In any case, the variance/covariance estimate displayed in the output from the RANDOM statement is the variability in the outcome associated with Animal_ID (?=procedure type) after accounting for the fixed effect of Treatment. A dichotomous or binary outcome can have variability because you've specified a statistical distribution (the binomial distribution) for this outcome in your MODEL statement. Even though each animal has only one outcome, the distribution of outcomes across all animals is specified as having a binomial distribution, which does have a mean and a variance.

If you wish, you can also estimate the value of the random effect for each animal by adding the option, SOLUTION, to the RANDOM statement:

RANDOM intercept / subject=Animal_ID solution;

You did not provide the code for your PROC LOGISTIC program. Perhaps the discrepancy between the reported significance probability of T2 vs. T3 and the odds ratio for T2 whose 95% confidence interval excludes 1.00 (and therefore should yield a statistically significant probability) results from using the default "effect" coding for treatment in the PROC LOGISTIC CLASS statement.

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01-03-2013 02:51 AM

My logistic code was quite straightforward...

proc logistic data=Mydata;

class Treatment;

model Y = Treatment;

run;

So regarding the variance, a reader of the results that never studies probability will find it quite difficult to understand it, I mean, I know what V(X)=np(1-p) means, but unlike in the continuous case it's slightly difficult to explain it to others.

I tried the solution option, when you say random effect for each animal, do you mean within each animal ?

thanks for your help !

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01-03-2013 08:57 AM

The default coding for categorical variables in the CLASS statement (for example, Treatment) in PROC LOGISTIC is effect coding. Preferable is the use of reference coding, which estimates the difference in the effect of each nonreference level to the effect of the reference level. The difficulty with your example data is that either of your two "control" treatment levels (1 or 2) could be chosen as the reference level. What I usually do to force the choice of a reference level is to include a prior PROC FORMAT paragraph VALUE statement for the classification variable that specifies this reference level:

proc format;

value treatfm 1="} Treatment 1 (ref)"

2="Treatment 2"

3="Treatment 3"

run;

proc logistic data=Mydata;

class Treatment(order=formatted param=reference);

model Y = Treatment / clodds=both;

format Treatment treatfm.;

run;

The right brace ["}"] in the formatted value for Treatment 1 in the VALUE statement of PROC FORMAT will sort this value last (ORDER=FORMATTED) and thus specifies this value as the reference level for the categorical variable, Treatment. Reference coding like this may not cause the anomaly that you describe with a not statistically significant "P-value" occurring with 95% confidence intervals for the odds ratio that exclude the null value of 1.00.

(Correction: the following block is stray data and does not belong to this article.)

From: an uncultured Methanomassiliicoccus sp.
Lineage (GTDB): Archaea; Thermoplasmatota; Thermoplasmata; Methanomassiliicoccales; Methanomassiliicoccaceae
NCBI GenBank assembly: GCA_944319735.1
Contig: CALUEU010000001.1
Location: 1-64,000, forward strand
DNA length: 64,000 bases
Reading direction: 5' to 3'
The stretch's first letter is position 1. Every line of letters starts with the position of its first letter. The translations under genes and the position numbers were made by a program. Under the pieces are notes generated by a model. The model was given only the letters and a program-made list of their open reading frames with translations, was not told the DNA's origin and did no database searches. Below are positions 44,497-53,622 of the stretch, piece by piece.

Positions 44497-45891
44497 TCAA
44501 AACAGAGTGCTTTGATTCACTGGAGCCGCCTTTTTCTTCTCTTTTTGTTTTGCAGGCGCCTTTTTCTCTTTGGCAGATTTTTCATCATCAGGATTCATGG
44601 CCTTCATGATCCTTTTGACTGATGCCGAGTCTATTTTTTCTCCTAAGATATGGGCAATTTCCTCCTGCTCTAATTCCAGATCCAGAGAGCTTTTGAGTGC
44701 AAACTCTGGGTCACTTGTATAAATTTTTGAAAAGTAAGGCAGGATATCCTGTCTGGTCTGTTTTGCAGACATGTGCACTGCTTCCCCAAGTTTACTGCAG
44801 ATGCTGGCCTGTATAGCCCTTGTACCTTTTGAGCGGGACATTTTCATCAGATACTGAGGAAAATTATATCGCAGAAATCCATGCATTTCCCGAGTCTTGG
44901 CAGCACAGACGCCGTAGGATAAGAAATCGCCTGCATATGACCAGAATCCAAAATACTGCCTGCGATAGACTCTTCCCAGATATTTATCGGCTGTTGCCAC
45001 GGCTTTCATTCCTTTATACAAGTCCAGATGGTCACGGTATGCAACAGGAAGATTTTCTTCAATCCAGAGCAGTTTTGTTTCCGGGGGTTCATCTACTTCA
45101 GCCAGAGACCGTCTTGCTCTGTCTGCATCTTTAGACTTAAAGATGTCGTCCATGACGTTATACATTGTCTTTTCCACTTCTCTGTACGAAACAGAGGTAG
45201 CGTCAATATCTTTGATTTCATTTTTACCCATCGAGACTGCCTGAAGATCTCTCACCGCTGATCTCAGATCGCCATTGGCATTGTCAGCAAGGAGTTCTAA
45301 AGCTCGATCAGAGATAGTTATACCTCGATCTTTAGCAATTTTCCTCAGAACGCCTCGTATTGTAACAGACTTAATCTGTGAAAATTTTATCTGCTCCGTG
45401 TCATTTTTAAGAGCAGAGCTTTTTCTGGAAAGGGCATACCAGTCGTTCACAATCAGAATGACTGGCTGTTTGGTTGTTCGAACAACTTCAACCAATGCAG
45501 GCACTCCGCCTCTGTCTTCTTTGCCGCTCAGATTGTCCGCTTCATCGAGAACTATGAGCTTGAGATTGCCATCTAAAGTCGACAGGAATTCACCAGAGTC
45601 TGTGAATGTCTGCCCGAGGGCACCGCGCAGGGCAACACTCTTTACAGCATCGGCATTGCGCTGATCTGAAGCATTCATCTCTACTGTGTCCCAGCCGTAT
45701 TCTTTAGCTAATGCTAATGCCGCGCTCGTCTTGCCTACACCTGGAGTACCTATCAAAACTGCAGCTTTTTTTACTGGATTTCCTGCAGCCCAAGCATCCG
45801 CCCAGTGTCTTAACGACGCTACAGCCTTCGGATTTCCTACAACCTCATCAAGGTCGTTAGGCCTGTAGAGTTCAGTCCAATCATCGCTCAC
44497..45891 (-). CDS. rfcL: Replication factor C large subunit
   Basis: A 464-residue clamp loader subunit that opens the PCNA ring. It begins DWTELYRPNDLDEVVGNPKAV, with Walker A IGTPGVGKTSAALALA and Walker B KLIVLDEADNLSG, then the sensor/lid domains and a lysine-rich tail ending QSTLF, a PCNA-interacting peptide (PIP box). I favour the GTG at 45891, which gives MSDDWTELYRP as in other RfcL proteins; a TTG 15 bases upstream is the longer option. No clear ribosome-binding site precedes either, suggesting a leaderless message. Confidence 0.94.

Another approach to estimating odds ratios would be to use a CONTRAST statement in PROC LOGISTIC, a statement like the ESTIMATE statement you used in PROC GLIMMIX.

If the mean of a binomial distribution estimates the proportion of Y=1 outcomes across all the observations, the variance would estimate the variability of these proportions across the observations and could be used to estimate a confidence interval around that mean, which resembles what you can do in the continuous case (mean and confidence interval around that mean).

The SOLUTION option of the RANDOM statement estimates the random intercept for the observation(s) identified in the SUBJECT option. If SUBJECT=Animal_ID identifies one or more observations for one animal, this random intercept is the mean estimate of that value across these observations. This value, along with the values estimated from the fixed effects, can be used to estimate the linear predictor ("best linear unbiased predictor") in the OUTPUT statement of PROC GLIMMIX. Although this random estimate is "constant" within each SUBJECT=Animal_ID, differences in the fixed effects among the possibly multiple observations associated with each Animal_ID would yield different best linear unbiased predictors for these different observations:

best linear unbiased predictor(Y) = b0[=fixed effect intercept] + b1*(Treatment=2) + b2*(Treatment=3) + z0i[=random effect intercept for Animal_ID]

where b0, b1, and b2=fixed effects, and z0i=random intercept for SUBJECT=Animal_IDi.

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01-03-2013 09:46 AM

Just to echo what 1zmm suggested: required sample sizes for binomial models tend to be larger than what one considers adequate for a model with a continuous dependent variable. But to get more specific than that fuzzy generality, one should (almost) always generate data from a known set of parameters and run it through PROC GLIMMIX. Usually one would first try a "huge" sample size to see if the estimates of the parameters are what was used to generate the simulated data. Once you're satisfied that the model is working correctly, try a sample size that matches what you have with your real data. This is a good practice whether one uses SAS or R for your mixed models.